Infusing environmental health concepts into an existing nursing course.
ABSTRACT The updated American Nurses Association Nursing: Scope and Standards of Practice's 16th standard delineates that the practice of RNs be environmentally healthy. This makes explicit the need to incorporate learning activities about environmental health into nursing education courses. The authors describe a simple yet very rewarding undergraduate educational intervention that helped nursing students explore environmental health concepts and related nursing implications.
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ABSTRACT: Evidence from animal and cell models suggests that pesticides cause a neurodegenerative process leading to Parkinson's disease (PD). Human data are insufficient to support this claim for any specific pesticide, largely because of challenges in exposure assessment. The authors developed and validated an exposure assessment tool based on geographic information systems that integrated information from California Pesticide Use Reports and land-use maps to estimate historical exposure to agricultural pesticides in the residential environment. In 1998–2007, the authors enrolled 368 incident PD cases and 341 population controls from the Central Valley of California in a case-control study. They generated estimates for maneb and paraquat exposures incurred between 1974 and 1999. Exposure to both pesticides within 500 m of the home increased PD risk by 75% (95% confidence interval (CI): 1.13, 2.73). Persons aged ≤60 years at the time of diagnosis were at much higher risk when exposed to either maneb or paraquat alone (odds ratio = 2.27, 95% CI: 0.91, 5.70) or to both pesticides in combination (odds ratio = 4.17, 95% CI: 1.15, 15.16) in 1974–1989. This study provides evidence that exposure to a combination of maneb and paraquat increases PD risk, particularly in younger subjects and/or when exposure occurs at younger ages.American journal of epidemiology 04/2009; 169(8):919-26. DOI:10.1093/aje/kwp006 · 4.98 Impact Factor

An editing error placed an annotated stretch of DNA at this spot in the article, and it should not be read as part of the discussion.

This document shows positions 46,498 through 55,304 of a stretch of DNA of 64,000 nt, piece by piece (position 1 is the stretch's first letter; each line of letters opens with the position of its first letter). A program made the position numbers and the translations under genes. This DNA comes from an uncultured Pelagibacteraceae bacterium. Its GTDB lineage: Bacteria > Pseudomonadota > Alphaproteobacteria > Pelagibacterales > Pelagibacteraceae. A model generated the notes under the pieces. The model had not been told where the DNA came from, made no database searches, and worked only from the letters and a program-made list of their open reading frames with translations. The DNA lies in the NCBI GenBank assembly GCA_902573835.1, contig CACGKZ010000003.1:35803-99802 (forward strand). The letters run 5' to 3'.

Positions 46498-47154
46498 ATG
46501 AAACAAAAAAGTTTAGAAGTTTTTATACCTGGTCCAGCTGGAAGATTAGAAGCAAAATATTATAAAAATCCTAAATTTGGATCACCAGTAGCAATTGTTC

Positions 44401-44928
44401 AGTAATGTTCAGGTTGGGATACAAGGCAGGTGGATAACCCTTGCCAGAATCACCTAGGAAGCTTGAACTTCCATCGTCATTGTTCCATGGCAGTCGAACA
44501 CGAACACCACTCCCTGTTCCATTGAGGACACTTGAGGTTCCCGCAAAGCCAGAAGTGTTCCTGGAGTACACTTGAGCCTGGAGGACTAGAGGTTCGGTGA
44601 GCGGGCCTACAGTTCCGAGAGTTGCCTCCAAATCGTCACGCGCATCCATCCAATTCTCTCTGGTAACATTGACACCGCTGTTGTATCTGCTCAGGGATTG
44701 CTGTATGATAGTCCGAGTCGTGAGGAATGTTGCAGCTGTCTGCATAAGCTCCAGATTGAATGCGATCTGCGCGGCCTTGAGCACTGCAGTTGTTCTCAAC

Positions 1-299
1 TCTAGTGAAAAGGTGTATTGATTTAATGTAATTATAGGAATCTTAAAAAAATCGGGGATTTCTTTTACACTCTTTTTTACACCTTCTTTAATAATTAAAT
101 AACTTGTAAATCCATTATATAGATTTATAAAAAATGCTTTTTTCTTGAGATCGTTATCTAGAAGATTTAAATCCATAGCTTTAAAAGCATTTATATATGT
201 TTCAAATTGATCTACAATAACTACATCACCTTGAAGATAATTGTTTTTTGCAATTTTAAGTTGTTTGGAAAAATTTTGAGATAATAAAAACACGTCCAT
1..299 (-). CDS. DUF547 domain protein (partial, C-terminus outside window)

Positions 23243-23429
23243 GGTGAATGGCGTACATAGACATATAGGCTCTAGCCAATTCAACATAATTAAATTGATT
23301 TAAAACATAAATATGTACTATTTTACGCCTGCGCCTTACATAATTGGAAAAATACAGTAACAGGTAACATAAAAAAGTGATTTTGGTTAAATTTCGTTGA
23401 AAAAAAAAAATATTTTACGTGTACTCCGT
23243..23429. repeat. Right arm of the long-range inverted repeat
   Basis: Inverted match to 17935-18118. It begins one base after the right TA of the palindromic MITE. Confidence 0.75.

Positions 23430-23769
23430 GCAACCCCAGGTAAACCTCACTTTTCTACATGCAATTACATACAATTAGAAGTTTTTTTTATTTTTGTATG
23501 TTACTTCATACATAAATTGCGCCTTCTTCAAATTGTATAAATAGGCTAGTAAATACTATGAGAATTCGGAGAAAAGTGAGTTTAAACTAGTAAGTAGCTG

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ABSTRACT: In this review, we provide an introduction to the topics of environmental justice and environmental inequality. We provide an overview of the dimensions of unequal exposures to environmental pollution (environmental inequality), followed by a discussion of the theoretical literature that seeks to explain the origins of this phenomenon. We also consider the impact of the environmental justice movement in the United States and the role that federal and state governments have developed to address environmental inequalities. We conclude that more research is needed that links environmental inequalities with public health outcomes.Annual Review of Public Health 02/2006; 27:103-24. DOI:10.1146/annurev.publhealth.27.021405.102124 · 6.63 Impact Factor
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ABSTRACT: Chlorination of drinking water is essential to prevent waterborne disease. However, chlorine reacts with organic matter present in surface waters to form various by-products. In the last decade, several epidemiological studies have been conducted to determine the connection between exposure to these chlorination by-products (CBPs) and human health defects, such as adverse reproductive outcomes. However, the methodology used to assess exposure of pregnant women in these studies had serious limitations, particularly in relation to determining CBP presence in the subject's tap water. The purpose of this paper is to critically review of methods used to evaluate the CBP presence in a subject's tap water for exposure assessment purposes in epidemiological studies focused on adverse reproductive outcomes and CBPs in drinking water. Interest is directed more precisely at space-time features related to CBPs for an optimal estimation of their presence in a subject's tap water.Science of The Total Environment 01/2010; DOI:10.1016/j.scitotenv.2009.10.047 · 4.10 Impact Factor